December 22, 2011
The winter solstice marks the very middle of winter, and whilst it is the shortest day and the longest night of the year, it is also a symbol of hope, and we are reassured that from now on the days will get longer and lighter and the nights will get shorter. Warm yourself by fires, light candles and create symbols of the growing sunshine to encourage its path. As we step into the spring in the coming months, right now we can appreciate the initial sparks of this exciting time with the waning of the winter season.
Above is a photograph taken during last winter’s snow, when I was working on my altered dolls from my Models from Childhood project.
December 13, 2011
With the Christmas season upon us, it’s time to deck the halls. It’s been many years since I’ve put up any decorations, because I’m not overly fond of the artificiality of tinsel, plastic baubles and synthetic trees, and I’ve never liked the idea of cutting down a tree for the holiday season. But this year I’ve made an early resolution – all the decorations will be handmade, thus saving our house from a plastic makeover and celebrating the creative coming together of loved ones.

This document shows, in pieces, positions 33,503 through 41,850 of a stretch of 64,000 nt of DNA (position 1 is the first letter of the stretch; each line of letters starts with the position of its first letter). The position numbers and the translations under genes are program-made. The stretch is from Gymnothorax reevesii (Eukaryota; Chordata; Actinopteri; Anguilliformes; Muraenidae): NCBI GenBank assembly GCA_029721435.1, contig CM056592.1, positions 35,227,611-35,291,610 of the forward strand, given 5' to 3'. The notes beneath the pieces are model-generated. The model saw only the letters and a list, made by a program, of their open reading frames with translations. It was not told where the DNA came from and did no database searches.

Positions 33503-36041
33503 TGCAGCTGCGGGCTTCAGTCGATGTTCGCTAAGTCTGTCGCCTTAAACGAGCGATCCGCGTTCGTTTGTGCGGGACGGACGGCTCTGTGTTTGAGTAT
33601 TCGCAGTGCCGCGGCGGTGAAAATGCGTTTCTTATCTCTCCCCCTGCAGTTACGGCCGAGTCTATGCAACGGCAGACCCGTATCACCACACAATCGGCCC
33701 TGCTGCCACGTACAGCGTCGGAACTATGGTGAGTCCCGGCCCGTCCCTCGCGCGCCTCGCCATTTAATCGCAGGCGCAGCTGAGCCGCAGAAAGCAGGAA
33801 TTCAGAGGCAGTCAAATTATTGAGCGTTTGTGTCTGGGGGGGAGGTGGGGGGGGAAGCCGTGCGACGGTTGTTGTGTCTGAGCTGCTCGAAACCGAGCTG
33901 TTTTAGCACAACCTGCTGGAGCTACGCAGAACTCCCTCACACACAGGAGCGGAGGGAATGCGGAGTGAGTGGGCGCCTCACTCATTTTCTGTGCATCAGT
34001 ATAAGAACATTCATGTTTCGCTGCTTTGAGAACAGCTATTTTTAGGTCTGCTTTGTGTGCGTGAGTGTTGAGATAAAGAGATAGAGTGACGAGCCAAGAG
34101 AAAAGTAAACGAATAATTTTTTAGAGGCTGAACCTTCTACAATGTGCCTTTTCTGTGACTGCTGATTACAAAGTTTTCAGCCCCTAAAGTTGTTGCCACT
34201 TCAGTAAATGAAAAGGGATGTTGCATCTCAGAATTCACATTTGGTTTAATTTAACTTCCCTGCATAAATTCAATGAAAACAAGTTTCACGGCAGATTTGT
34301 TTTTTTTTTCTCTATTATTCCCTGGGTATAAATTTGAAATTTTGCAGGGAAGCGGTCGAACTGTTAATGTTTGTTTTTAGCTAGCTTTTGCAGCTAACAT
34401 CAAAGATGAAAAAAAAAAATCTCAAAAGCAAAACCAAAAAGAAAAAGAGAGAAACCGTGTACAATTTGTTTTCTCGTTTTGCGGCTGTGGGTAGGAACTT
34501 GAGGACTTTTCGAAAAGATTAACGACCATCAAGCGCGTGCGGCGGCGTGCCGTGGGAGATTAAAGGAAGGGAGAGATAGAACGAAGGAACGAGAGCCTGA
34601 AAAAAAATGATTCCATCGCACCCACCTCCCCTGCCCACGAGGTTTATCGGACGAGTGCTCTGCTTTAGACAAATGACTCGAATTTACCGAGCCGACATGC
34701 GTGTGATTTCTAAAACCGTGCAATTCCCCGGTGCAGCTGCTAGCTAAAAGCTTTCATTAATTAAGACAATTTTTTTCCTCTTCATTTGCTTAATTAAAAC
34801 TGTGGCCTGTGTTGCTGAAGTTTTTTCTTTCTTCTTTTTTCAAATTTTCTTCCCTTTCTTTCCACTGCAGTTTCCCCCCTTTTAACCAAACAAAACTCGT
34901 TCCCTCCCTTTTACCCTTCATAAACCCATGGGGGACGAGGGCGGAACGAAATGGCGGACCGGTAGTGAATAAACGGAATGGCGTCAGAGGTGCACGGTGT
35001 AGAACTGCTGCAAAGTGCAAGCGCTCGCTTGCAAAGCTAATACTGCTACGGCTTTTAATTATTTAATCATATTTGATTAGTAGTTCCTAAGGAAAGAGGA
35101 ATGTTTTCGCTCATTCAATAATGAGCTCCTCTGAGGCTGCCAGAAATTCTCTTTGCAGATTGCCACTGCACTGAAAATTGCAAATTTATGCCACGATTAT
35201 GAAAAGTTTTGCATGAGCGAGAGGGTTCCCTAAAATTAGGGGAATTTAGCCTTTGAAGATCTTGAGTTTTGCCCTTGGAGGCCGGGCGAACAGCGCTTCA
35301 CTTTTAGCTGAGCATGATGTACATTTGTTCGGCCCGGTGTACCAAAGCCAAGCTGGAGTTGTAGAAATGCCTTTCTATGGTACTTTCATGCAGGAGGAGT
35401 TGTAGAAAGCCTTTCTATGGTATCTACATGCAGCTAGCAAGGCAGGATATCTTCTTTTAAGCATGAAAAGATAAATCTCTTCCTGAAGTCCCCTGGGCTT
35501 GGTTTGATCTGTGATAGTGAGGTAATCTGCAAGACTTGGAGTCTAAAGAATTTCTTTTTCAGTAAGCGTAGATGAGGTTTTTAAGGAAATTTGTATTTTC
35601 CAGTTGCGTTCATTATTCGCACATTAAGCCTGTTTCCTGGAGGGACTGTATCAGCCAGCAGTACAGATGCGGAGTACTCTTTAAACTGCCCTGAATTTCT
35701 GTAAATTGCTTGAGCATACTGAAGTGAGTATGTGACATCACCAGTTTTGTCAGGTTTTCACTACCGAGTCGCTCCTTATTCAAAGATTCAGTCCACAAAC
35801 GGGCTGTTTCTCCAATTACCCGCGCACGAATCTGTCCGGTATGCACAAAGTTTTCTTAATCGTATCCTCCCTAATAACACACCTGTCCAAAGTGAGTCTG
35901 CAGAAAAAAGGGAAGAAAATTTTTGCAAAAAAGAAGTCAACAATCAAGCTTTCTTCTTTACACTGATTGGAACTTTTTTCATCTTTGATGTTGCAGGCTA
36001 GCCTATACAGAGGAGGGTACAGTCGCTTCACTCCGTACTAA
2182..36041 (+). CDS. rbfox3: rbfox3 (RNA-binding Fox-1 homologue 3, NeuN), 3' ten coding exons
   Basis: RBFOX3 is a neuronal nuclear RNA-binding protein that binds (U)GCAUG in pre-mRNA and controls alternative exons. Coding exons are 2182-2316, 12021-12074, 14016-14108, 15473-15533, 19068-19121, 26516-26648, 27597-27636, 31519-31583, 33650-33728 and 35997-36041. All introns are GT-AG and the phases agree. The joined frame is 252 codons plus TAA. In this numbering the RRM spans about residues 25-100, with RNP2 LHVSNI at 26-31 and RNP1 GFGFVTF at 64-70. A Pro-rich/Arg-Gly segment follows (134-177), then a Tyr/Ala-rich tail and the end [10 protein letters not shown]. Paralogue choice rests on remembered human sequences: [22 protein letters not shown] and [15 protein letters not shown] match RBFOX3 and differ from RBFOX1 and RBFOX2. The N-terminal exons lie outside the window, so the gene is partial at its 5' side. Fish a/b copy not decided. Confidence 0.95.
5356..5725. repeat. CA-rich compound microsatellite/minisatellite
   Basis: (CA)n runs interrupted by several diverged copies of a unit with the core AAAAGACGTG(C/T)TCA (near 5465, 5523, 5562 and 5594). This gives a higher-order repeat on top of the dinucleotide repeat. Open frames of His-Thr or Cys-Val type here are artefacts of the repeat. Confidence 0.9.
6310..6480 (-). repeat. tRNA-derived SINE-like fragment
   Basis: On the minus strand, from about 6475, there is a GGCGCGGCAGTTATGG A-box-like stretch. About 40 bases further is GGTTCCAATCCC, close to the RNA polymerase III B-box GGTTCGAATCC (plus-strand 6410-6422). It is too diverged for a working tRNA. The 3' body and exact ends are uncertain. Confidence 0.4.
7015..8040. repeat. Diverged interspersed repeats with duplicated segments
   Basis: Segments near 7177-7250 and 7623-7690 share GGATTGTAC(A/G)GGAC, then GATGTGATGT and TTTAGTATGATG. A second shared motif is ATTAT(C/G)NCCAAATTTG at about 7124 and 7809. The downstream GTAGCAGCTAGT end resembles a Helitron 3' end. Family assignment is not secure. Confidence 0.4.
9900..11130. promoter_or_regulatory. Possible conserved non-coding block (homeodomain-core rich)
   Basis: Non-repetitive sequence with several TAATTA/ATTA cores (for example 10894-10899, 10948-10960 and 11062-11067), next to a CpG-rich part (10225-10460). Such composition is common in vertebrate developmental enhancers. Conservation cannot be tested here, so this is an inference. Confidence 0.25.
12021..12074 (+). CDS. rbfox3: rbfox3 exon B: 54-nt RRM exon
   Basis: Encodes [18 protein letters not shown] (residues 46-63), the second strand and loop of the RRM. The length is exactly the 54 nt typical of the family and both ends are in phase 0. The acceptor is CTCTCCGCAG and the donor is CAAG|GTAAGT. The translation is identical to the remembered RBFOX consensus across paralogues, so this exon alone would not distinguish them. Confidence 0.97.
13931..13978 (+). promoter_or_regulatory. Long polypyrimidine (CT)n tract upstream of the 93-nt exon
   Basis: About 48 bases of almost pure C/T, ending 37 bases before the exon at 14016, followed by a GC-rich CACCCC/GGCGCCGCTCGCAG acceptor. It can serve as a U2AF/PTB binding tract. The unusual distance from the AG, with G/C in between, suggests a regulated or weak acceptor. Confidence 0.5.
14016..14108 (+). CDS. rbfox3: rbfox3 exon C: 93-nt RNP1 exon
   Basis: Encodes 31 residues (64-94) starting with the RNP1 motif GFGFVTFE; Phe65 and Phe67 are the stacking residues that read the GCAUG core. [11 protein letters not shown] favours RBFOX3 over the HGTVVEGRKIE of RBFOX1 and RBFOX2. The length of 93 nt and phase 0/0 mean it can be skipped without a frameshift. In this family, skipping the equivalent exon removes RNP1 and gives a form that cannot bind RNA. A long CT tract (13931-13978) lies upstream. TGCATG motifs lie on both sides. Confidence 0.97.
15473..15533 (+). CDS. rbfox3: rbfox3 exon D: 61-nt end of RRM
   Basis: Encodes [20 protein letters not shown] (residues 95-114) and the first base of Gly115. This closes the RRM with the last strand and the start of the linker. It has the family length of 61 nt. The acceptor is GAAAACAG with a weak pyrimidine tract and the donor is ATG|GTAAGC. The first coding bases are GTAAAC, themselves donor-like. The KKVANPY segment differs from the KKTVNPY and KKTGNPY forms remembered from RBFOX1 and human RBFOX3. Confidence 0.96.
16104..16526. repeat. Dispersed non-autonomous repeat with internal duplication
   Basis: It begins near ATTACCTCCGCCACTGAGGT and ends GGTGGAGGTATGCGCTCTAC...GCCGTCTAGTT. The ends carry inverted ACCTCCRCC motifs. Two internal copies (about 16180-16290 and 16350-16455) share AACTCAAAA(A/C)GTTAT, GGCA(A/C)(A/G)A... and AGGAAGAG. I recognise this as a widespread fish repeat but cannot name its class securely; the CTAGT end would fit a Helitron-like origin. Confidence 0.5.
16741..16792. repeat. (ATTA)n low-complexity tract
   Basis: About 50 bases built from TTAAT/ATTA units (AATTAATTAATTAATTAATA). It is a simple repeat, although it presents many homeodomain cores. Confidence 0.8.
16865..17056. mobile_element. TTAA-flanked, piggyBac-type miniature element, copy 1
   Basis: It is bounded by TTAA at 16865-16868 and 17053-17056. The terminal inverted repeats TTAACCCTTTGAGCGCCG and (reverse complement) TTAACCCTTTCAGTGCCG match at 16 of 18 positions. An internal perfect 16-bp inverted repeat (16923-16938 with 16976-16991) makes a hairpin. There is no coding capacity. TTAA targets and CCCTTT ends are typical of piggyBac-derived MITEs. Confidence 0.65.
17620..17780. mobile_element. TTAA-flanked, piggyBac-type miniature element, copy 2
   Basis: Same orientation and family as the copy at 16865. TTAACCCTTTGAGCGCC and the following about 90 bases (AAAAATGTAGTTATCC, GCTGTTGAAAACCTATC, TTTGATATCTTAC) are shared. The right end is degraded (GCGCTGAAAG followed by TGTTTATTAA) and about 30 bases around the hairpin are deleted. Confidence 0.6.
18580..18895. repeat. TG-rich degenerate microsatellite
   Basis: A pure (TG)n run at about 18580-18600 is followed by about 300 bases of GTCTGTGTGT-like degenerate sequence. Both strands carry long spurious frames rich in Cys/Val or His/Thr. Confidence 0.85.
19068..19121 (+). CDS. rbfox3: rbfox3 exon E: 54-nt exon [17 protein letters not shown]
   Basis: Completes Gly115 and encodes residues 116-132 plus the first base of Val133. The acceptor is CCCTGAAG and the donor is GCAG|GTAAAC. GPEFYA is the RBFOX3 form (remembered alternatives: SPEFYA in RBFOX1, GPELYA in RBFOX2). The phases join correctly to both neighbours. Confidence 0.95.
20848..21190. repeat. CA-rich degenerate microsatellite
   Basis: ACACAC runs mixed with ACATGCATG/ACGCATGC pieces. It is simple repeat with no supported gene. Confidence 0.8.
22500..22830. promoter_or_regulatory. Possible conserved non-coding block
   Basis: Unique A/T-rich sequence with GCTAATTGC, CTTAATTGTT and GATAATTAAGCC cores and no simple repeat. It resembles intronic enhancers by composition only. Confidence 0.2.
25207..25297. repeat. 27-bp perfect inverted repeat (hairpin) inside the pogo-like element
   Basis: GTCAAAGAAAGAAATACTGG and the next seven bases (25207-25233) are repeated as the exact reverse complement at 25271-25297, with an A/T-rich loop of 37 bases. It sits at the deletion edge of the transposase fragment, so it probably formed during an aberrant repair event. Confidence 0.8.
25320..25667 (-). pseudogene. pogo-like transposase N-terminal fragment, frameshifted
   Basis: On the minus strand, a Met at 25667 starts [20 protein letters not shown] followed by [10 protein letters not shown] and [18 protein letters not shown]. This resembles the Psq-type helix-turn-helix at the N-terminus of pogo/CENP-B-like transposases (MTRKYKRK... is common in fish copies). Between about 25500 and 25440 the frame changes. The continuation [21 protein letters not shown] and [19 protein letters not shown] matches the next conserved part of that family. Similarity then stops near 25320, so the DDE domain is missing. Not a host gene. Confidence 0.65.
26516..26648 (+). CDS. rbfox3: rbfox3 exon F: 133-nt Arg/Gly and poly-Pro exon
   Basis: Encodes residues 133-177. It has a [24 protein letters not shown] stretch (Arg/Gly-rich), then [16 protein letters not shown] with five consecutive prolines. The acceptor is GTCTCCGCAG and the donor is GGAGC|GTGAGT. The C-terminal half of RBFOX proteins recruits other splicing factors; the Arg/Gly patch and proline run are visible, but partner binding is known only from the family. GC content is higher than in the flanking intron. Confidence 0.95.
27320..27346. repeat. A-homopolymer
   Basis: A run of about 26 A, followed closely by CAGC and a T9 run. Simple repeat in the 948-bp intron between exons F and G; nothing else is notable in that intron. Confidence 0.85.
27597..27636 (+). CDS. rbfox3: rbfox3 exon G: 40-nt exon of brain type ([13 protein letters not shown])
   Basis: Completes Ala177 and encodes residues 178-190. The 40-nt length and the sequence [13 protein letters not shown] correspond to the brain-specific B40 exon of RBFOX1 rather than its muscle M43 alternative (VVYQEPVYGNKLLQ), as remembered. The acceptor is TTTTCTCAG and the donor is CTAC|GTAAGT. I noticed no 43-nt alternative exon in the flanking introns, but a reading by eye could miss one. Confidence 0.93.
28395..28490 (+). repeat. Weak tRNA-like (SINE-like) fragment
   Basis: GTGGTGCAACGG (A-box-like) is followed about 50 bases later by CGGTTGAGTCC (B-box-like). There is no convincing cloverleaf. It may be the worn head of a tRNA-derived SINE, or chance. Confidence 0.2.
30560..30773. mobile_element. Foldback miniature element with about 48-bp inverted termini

I started this venture by constructing a driftwood Christmas tree, drawing inspiration from a few I’ve been ogling in the past month or so. It took under an hour to actually assemble, but finding and sorting the driftwood took considerably longer. I was lucky enough to have a box of driftwood in the shed, left over from a driftwood mirror project my mother was working on last year. We had spent many months combing British beaches for the materials, beautifully sculpted by the sea and sand, which cut out so much time from the process of making the Christmas tree. I only had to spend an afternoon sorting the wood into size order and then dividing it into two rough piles, so I could make two of the trees. (One for myself, and one as a thank you for using the materials!) After this, it was a simple matter of drilling holes in each piece of wood and threading them on a metal pole. I came across two rather sturdy pieces of curved wood for the bottom branches, which made a stable base, but this was sheer luck, and would recommend further research on the bases of driftwood trees for those who would like to try their hand at making one!